Commercial real estate lenders are getting pickier, leaving real estate money managers with the choice between buying core real estate that is overpriced or using less leverage when they buy transitional properties or those in higher-risk sectors.
That means investment managers are having trouble spending the record $230 billion of available capital commitments they have amassed from investors. High real estate prices, heightened awareness to risk and concerns about being at the tail end of a real estate cycle caused an 11.2% drop in first-quarter commercial real estate sales volume, said a May 11 report by real estate manager Jones Lang LaSalle Inc.
The hotel sector and construction across all other sectors were first hit by the lack of financing six months ago. More recently, the multifamily sector has been having more difficulty finding financing, said Monty Bennett, Dallas-based CEO of hospitality real estate investment trust Ashford Hospitality Trust.
Indeed, most non-core properties are having more difficulty finding mortgages, especially in the U.S., said Ralph F. Rosenberg, New York-based global head of KKR & Co. LP's real estate business.
“When it comes to financing traditional assets, the credit markets are more discriminating today vs. a year ago,” Mr. Rosenberg said. “This is the byproduct of lenders reducing leverage levels and increasing credit spreads in the aftermath of China devaluing (its currency) last fall.”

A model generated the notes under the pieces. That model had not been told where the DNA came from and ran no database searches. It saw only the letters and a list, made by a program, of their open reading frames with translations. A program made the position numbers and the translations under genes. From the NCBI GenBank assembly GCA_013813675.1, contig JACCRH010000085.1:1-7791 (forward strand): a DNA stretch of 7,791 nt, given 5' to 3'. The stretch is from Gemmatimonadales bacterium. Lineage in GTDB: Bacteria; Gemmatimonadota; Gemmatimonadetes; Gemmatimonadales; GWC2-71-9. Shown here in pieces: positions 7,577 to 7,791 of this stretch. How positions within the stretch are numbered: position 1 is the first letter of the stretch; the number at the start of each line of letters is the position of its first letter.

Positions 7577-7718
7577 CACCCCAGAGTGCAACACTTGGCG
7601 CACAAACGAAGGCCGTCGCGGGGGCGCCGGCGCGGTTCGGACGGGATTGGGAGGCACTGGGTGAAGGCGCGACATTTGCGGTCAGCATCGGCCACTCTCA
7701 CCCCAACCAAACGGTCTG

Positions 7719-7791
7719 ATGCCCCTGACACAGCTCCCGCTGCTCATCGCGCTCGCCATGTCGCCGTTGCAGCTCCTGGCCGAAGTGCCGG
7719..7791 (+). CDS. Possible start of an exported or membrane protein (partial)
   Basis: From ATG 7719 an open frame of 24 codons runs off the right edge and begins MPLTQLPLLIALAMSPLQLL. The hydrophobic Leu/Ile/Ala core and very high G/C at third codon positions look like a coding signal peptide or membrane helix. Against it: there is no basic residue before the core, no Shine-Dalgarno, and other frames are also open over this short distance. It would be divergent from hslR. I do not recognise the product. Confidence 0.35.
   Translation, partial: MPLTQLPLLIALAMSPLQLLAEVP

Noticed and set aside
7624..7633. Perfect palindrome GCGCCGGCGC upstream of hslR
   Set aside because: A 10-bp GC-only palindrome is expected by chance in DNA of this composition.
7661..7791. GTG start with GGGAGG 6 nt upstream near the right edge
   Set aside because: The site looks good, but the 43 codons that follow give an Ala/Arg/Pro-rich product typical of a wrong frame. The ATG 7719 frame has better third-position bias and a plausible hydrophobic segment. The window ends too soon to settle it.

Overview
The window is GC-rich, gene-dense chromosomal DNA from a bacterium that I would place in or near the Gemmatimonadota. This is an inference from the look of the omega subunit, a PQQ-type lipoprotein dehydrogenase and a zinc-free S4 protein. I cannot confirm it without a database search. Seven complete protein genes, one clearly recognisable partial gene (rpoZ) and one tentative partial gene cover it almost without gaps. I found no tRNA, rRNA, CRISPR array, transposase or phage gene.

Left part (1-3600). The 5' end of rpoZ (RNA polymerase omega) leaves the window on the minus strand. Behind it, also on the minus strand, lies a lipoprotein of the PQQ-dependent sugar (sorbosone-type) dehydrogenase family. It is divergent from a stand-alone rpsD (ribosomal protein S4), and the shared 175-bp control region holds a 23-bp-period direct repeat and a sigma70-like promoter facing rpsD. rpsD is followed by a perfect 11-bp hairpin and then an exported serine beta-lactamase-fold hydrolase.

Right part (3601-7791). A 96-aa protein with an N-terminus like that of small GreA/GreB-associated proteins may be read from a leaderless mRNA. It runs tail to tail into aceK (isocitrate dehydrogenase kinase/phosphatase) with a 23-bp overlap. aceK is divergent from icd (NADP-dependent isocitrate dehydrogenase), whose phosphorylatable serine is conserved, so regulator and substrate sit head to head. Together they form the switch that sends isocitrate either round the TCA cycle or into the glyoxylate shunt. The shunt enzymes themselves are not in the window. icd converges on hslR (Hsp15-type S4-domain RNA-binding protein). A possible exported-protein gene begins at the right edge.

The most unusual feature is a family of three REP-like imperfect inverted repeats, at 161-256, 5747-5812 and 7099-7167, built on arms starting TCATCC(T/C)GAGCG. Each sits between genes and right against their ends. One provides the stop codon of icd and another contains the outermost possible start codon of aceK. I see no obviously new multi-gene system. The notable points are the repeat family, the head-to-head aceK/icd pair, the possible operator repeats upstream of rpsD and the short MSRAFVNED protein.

That's a reversal from last year, when real estate managers were flush with debt because lenders stood to make higher yields on their investments, according to data from real estate research firm Situs RERC.
In 2015, yields on new real estate mortgages for office, retail, industrial and hotel properties improved from 2006 and 2007, when real estate was at the same point in the last cycle. In October, the average debt yield — lenders' return on a loan — for office, retail, industrial and hotel properties was 10.7%, compared with 9.6% in 2007, data from real estate research firm Real Capital Analytics show.
China's devaluation of its currency has made it more difficult to get loans.
“In the last six months since China devalued its currency, which increased return expectations in risk assets, it has been more expensive to borrow in the commercial real estate markets,” Mr. Rosenberg said.
KKR has been a net seller, and Mr. Rosenberg said he expects KKR will continue to derisk its real estate portfolio in this market.